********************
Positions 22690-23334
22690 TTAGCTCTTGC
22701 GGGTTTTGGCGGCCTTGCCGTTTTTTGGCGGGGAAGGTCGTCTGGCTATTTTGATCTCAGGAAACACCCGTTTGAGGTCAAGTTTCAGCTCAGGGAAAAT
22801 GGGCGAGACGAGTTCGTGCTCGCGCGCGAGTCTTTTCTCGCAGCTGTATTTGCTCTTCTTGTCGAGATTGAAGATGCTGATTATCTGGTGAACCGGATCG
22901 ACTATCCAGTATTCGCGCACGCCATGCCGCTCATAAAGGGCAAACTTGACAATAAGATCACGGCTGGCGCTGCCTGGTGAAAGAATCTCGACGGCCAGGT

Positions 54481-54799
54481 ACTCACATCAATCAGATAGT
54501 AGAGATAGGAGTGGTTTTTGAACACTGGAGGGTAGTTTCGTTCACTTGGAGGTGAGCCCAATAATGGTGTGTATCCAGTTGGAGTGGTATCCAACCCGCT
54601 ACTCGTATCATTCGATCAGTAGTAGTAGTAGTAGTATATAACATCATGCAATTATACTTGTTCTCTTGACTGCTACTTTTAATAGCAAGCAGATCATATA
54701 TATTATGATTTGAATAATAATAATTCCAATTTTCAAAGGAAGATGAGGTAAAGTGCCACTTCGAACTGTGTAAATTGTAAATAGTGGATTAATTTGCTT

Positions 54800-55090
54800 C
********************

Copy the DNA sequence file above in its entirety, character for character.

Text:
Positions 22690-23334
22690 TTAGCTCTTGC
22701 GGGTTTTGGCGGCCTTGCCGTTTTTTGGCGGGGAAGGTCGTCTGGCTATTTTGATCTCAGGAAACACCCGTTTGAGGTCAAGTTTCAGCTCAGGGAAAAT
22801 GGGCGAGACGAGTTCGTGCTCGCGCGCGAGTCTTTTCTCGCAGCTGTATTTGCTCTTCTTGTCGAGATTGAAGATGCTGATTATCTGGTGAACCGGATCG
22901 ACTATCCAGTATTCGCGCACGCCATGCCGCTCATAAAGGGCAAACTTGACAATAAGATCACGGCTGGCGCTGCCTGGTGAAAGAATCTCGACGGCCAGGT

Positions 54481-54799
54481 ACTCACATCAATCAGATAGT
54501 AGAGATAGGAGTGGTTTTTGAACACTGGAGGGTAGTTTCGTTCACTTGGAGGTGAGCCCAATAATGGTGTGTATCCAGTTGGAGTGGTATCCAACCCGCT
54601 ACTCGTATCATTCGATCAGTAGTAGTAGTAGTAGTATATAACATCATGCAATTATACTTGTTCTCTTGACTGCTACTTTTAATAGCAAGCAGATCATATA
54701 TATTATGATTTGAATAATAATAATTCCAATTTTCAAAGGAAGATGAGGTAAAGTGCCACTTCGAACTGTGTAAATTGTAAATAGTGGATTAATTTGCTT

Positions 54800-55090
54800 C